Effective Retirement Planning Means Guarding Against Key Risks of Retirement

Story by Nick Taber, for Montana 55

How long will you live in retirement?

The answer to the age-old question truly is: we never know our own mortality. Sure, we may have an idea of our family medical history and longevity. We understand healthy eating habits and regular exercise should keep us on the right side of the ground for as long as possible. However, the answer holds profound impact on our retirement and estate planning. A sound financial plan takes into consideration the key risks in retirement. Longevity (yes, living long!) is the multiplier of these risks.

According to the Center for Disease Control and Prevention’s December 2017 report, Americans’ life expectancy has decreased for the second year in a row. Several factors contribute to this. Obesity, the opioid crisis and increasing terminal illnesses all point to the lowered life expectancy.

However, the opposite also is true. We are living longer. A Pew Research Center article from April 2016 said that centenarians, by percentage, are the world’s fastest growing population segment. We are living past 100 more prevalently than ever before. How cool is that? Live long and prosper: this is what we’re supposed to do. However, this is also the key risk to most retirees’ retirement plans.

Five clear risks exist to retirees’ retirement portfolios: interest rate risk; market volatility or economy risk; inflationary risk; health care costs; and longevity risk.

First, retirees must consider interest rate risk. This risk addresses the consequences of rising interest rates and/or a prolonged low interest rate period. Rising or falling interest rates can have a significant impact on retirement assets.

Second, market volatility or economy risks address how market loss can impact retirement portfolios. A natural tendency exists for advisors and those at or near retirement to compensate for lack of savings by being overly aggressive with their portfolio. Market volatility can impact our portfolios.

Third, inflationary risk addresses the fact that over time, the price of the goods and services increases. Americans over the age of 55 remember when gas was below $1, a stamp was 10 cents, and houses were close to the price of a new car today.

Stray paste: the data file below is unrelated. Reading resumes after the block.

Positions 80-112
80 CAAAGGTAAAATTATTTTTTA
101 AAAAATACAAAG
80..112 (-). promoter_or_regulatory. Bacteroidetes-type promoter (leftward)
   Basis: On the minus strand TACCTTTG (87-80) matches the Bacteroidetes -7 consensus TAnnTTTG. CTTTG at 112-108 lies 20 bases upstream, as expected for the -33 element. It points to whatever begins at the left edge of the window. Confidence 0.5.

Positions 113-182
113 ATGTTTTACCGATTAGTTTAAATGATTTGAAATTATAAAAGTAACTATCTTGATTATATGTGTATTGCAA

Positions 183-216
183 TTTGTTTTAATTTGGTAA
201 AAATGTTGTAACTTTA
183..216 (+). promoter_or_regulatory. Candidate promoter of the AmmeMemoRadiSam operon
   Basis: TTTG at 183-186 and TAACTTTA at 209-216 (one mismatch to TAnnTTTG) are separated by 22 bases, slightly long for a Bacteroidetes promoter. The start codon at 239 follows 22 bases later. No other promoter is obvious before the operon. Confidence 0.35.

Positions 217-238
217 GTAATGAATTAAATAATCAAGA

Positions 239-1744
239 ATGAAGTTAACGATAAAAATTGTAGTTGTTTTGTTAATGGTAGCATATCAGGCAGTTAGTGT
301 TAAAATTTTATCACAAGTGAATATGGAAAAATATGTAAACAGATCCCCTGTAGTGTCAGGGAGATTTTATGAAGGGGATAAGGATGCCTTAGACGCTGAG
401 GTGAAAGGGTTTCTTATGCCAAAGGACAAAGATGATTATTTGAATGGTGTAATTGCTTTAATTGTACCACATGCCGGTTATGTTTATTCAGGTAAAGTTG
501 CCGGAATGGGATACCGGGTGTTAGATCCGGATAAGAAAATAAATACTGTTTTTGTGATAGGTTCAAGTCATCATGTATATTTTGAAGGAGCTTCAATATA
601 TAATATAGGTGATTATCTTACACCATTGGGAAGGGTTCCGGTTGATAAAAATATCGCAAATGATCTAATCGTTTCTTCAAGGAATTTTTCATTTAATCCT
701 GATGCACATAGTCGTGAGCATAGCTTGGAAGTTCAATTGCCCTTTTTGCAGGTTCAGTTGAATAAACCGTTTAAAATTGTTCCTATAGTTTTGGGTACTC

Fourth, the health care costs, both short-term and long-term, will impact retirement. The ever-increasing costs of health care, prescription drugs and long-term care are well-documented. Perhaps one of the biggest wealth-eroding factors in families’ estates is the cost of long-term care or end-of-life care.

Fifth, longevity risk, also known as the risk multiplier. What a double-edged sword: we all want to live as long and as meaningfully as we can. Longevity is a risk, you say? Yes – the longer we live, the more likely we are to experience one of the first four risks and with bigger impact. The longer we live, the more likely we will face interest rate changes. The longer we live, the more likely we will experience marginal to significant market fluctuations. The longer we live, the more we will recognize inflationary challenges on our portfolios. The longer we live, the higher likelihood we have to experience health care setbacks, prescription drug expenses and the more likely we are to need long-term care at some level.

It takes proper planning to work toward our goal of live long and prosper. One final note regarding health in retirement: we have it until we don’t. We see many retirees and advisors organizing retirement income and portfolios to take advantage of the most active years in retirement, usually between 65 and 80 years of age. This great idea requires diligent planning with an experienced and qualified professional.

Retirement is called “the golden years” for reason. These years are meant for luxury, relaxation, enjoyment and reflection on hard work, cherished relationships and life’s many blessings. Working
with trusted advisors to help facilitate the financial aspects of the golden years is of the utmost importance.

Live long and prosper. MT55

Nicholas Taber is a registered representative of Park Avenue Securities LLC (PAS). Securities products offered through PAS, member FINRA, SIPC. Financial representative of The Guardian Life Insurance Company of America® (Guardian), New York, New York. PAS is an indirect, wholly-owned subsidiary of Guardian. Northern Rockies Financial Group is not an affiliate or subsidiary of PAS or Guardian.

Disclosure: This material contains the current opinions of the (author) but not necessarily those of Guardian or its subsidiaries and such opinions are subject to change without notice. Material discussed is meant for general informational purposes only and is not to be construed as tax, legal or investment advice. Therefore, the information should be relied upon only when coordinated with individual professional advice. 2018-55546 (exp. 03/20)